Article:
We’re transplanting the tiny babies out into seed blocks, and then growing them on in our compact and cozy growing box. Giant winter spinach (it grows really well in the spring) and bok choi starts have already been planted in the hoophouse!

If you are interested in learning how to grow starts, and get a jump on the season, come to the Growing Groceries class on Tuesday, March 6th, at 5:00 pm in the Good Cheer Garden.

Dr. Martin Luther King Jr. once said, “Life’s most persistent and urgent question is: ‘What are you doing for others?’” Each year, Americans across the country answer that question by coming together on Martin Luther King Day to serve their neighbors and communities.

Join us for our annual work party on Martin Luther King Day, Monday, January, 16th, from 10 am – 3:30 pm.  There will be outside winter gardening work at the Good Cheer Garden and the Bayview School Garden. Picnic lunch at noon with hot soup, and salad greens from the garden! 


We’re having such a mild winter so far that the overwintering crops are doing really well out in the field– spinach, kale, collards, chard and arugula are all surviving and even growing a little. The cut-and-come-again salad mix in the hoophouse is ready for a harvest.


Fall has come to the garden! There’s still lots we’re harvesting, but it’s also time to cleanup the beds, plant the cover crops, and get ready for winter.


Beautiful broccoli, and lovely leeks! Plus carrots, kale, chard, collards, bokchoi and lettuce are still producing.


The last of the tomatoes were harvested and we’re planting some cool weather greens in the hoophouse.


Over 300 pounds came into the Food Bank from the Langley Middle School Garden.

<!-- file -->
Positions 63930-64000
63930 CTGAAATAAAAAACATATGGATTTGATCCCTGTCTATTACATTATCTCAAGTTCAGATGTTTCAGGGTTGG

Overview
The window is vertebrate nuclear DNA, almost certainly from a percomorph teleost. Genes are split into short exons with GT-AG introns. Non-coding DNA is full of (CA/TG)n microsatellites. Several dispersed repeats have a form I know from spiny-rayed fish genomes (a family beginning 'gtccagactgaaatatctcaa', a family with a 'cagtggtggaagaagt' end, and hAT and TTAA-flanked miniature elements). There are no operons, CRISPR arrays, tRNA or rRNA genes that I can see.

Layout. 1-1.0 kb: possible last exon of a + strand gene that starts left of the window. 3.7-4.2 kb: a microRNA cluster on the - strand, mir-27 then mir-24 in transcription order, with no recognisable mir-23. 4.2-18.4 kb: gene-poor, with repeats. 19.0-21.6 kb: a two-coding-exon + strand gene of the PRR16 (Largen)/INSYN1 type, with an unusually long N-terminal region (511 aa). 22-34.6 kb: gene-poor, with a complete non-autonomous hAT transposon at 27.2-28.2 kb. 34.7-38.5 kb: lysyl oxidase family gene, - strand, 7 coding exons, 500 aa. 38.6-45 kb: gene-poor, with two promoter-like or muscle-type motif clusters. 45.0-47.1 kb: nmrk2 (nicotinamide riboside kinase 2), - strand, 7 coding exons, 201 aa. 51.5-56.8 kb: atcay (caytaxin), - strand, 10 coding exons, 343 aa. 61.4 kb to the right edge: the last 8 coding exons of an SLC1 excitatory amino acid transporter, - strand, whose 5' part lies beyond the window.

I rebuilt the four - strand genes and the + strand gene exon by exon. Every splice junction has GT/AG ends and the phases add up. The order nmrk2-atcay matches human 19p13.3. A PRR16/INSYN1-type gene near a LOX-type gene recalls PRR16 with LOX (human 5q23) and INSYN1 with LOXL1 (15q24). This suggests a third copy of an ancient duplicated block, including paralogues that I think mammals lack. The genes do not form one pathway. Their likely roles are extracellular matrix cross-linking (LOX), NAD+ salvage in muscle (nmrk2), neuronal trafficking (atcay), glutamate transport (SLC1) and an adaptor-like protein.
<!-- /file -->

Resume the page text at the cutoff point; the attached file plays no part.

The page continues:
It’s hard to say goodbye to the fresh veggies, and turn the beds over, but now the soil and the gardeners will rest! Join us the last Wednesday in October to say goodbye to Stephanie Turco, Good Cheer Garden summer apprentice!

Yes, there are plants growing under the floating row covers! We pulled the covers back to give the plants some unfiltered sun, and mulch them with fresh grass clippings. The kale, bok choi and lettuce are all growing, albeit several weeks behind last year’s warmer spring.

But in the deliciously warm hoophouse, the lettuce is rocking! We harvested 42 pounds on the last Wednesday in April to provide abundant fresh greens for the food bank.

To keep up with the crop rotation, we’re planting hundreds of starts each week. The tomato starts are doing really well, and the squash have just been sown. This is great work when it’s pouring outside, a frequent occurrence lately.

A huge thank you goes to all the intrepid volunteers who have braved the challenging spring weather to keep the garden growing!

The only way we’re going to grow anything this cold spring is with the help of floating row covers, and lots of them! The starts we planted are growing, with kale, lettuce, bok choi, spinach and chard doing their best under the conditions.

Thank goodness for the hoophouse! We pick the spinach hard on the Wednesday work party, and it’s grown back in one week. Lettuce is very happy, and now the kale is coming on. You can see the difference warmth makes!

The bok choi loves it in the hoophouse, too.  The first rotation is already harvested and we planted more spinach starts.

Lucky us, the hail storm in those threatening clouds didn’t make it to the garden! Now the plum blossoms are bravely blooming. Time for bees, and hope!